' * -r if r\ r*m c it.
Do YOU -Think my '*■
Voice VAJILL FILL THE
CON YENTi ON 'HALL?
LISTEN? DA pAAA^
vT Would not only FILL IT-
IT WOULD EMPTY ITIM
Anyone can become a weather
prophet if he can see two-thirds of
the sky every day.
There is nothing more profitable
“I’m sure Dolly will make an ideal
wife. Whenever I go to her home I
find her busily darning her father's
“I fell for that, too, until I noticed
it was always the same sock.”
Testimonies from all parts of the
world prove the beneficial results
obtained from the use of
Pimples, rashes, eczema and all forms
of itching, burning skin troubles are
quickly healed by regular use of
Cuticura Soap and
Soap25c. Ointment25cand50c. Proprietors:
totter Drug & Ohemic&l Corp.»
Try Cuticura Shaving Cream.
Break for Johnny
Father—Well, son, you’re getting
some good marks this term.
Son—Yes, dad. Since you haven’t
had time to help me with my home
work, I haven’t had one low mark.
“How do 1 open this tin?”
“You will find the Instructions in-
side, madam.”—Pearson’s Weekly.
From the Cell Up
First Prisoner—What are you In.
Second Prisoner—Want to be a
warden, so 1 thought I’d start from
the bottom.—San Quentin Bulletin.
A traveler who recently toured Asia
says that 75 per cent of the people of
that country are in total ignorance of
what is going on in the world outsid?
of their immediate vicinity. Few
have ever heard of the World war.
Many of them know nothing of the
League of Nations, and the news of
the present Manchurian situation is
likely to reach them long after it has
been cleared up. But evep this is re-
garded as a great sign of hopefulness,
for a few decades ago the percentage
of ignorance was related at 95.
New Caramel Pop-Corn shops.
Making lots of money now. We out-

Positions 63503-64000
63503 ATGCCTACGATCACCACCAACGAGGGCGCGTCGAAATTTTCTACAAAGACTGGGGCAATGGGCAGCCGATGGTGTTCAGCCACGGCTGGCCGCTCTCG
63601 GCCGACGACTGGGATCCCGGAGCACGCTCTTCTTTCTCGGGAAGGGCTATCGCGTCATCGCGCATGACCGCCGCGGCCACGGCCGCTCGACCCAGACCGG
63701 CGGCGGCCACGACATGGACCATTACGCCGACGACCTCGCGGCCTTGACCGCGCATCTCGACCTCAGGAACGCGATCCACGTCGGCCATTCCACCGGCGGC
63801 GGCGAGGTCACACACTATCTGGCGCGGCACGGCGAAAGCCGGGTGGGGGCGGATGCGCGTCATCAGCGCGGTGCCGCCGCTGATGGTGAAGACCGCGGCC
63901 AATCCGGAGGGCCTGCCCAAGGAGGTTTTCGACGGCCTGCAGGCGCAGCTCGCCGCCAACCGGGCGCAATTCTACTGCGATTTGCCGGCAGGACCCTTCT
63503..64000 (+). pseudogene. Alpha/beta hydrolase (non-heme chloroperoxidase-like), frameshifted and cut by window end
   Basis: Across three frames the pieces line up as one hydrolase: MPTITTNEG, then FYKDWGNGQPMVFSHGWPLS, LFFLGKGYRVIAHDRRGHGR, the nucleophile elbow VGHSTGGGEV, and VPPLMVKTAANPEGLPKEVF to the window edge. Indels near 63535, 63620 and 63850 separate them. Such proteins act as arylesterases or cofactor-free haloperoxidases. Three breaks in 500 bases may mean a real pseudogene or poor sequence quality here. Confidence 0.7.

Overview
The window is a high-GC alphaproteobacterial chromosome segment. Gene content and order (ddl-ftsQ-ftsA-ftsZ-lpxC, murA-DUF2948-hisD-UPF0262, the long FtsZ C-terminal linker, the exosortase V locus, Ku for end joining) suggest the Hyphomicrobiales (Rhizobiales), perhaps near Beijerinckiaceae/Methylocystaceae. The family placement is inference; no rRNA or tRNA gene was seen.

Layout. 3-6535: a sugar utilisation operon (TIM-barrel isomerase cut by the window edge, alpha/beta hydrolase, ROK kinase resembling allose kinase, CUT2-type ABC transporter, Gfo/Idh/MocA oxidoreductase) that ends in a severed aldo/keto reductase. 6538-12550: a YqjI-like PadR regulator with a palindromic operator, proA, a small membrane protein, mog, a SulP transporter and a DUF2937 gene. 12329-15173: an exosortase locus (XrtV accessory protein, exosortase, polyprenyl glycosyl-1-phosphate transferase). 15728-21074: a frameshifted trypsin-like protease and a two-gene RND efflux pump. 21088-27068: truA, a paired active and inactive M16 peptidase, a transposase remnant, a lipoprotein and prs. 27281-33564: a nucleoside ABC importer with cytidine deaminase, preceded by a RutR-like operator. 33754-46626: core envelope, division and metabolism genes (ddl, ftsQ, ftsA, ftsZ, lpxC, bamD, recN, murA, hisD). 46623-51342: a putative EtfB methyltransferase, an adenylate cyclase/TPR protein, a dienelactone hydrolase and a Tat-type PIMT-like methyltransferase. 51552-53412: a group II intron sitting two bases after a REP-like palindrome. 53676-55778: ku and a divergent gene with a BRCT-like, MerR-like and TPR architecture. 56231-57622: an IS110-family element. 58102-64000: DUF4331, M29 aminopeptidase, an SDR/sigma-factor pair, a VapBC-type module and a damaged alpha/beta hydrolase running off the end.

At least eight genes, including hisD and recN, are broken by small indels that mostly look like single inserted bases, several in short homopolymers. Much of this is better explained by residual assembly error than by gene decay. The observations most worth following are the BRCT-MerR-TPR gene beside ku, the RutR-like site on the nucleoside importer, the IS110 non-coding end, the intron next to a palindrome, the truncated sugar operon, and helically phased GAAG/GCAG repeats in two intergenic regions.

fit you and teach process. Long-
Eakins—(Originators) 53 High St.,
YOU NOT TO B& TAKEN IN
BY THESE STREET
M&NDIcants? You should
KNOW THAT MOST OF THEM
__ ARE FAKER’S!!) ^
A^AlN FOR ONE OF
THOSE ©E&eb-AIK£L '
Safety First 1
“I see you’re letting your little sou
drive the car.”
“Yes, he’s still too young to be
trusted as a pedestrian.”—Mouth-
Worse Than a Bore
“A knocker never drives anything
home,” an exchange remarks.
Except, possibly, his guest.
If opposition is powerful enough
to sidetrack you, you call it persecu-
Character is the diamond that
scratches every other stone.
Those who have an inferiority
complex detest other people who
A strong will is firmness. A strong
won’t is obstinacy.
Most of your mistakes are those
that nobody saw you make.
BUT I’M SURE HE IS BLIND,
AND HE SAID So 'F’ATHETlCALLY.'
"wcnJ'T You spare me a few
PENNIES, PRETTY LAPY?V
It’s easy on hands, it’s easy on clothes, it’s fine
for dishes! Does more work because it makes
50% more suds—richer, quicker, longer lasting
ends- Never balls up; rinses clean, softens water.
Procter & Gamble
© Weat«rn Newspaper Union
Stops pain Rons
Great American Salve, 50c
YOU I A.VT USE THE SAME
■ •• . ■ , . ...
H O I SE HOLD SOAR FOR
■■ • ' • V‘7;;■’ * *•'. : . ,;,-v •••• J;'y /’• . * » V'. j’v
EVERYTH INC;.. HUT the
.Vcir 0.Yi/</o/ ehjisij£<Ml that
O X V 0 ox
THE UOMIM.ETE HIM -SEHOI.H SOAP
I ]1A/ / s///h -------------iu__v
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The Lampasas Daily Leader (Lampasas, Tex.), Vol. 29, No. 82, Ed. 1 Thursday, June 9, 1932, newspaper, June 9, 1932; Lampasas, Texas. (texashistory.unt.edu/ark:/67531/metapth894512/m1/3/: accessed August 18, 2018), University of North Texas Libraries, The Portal to Texas History, texashistory.unt.edu; crediting Lampasas Public Library.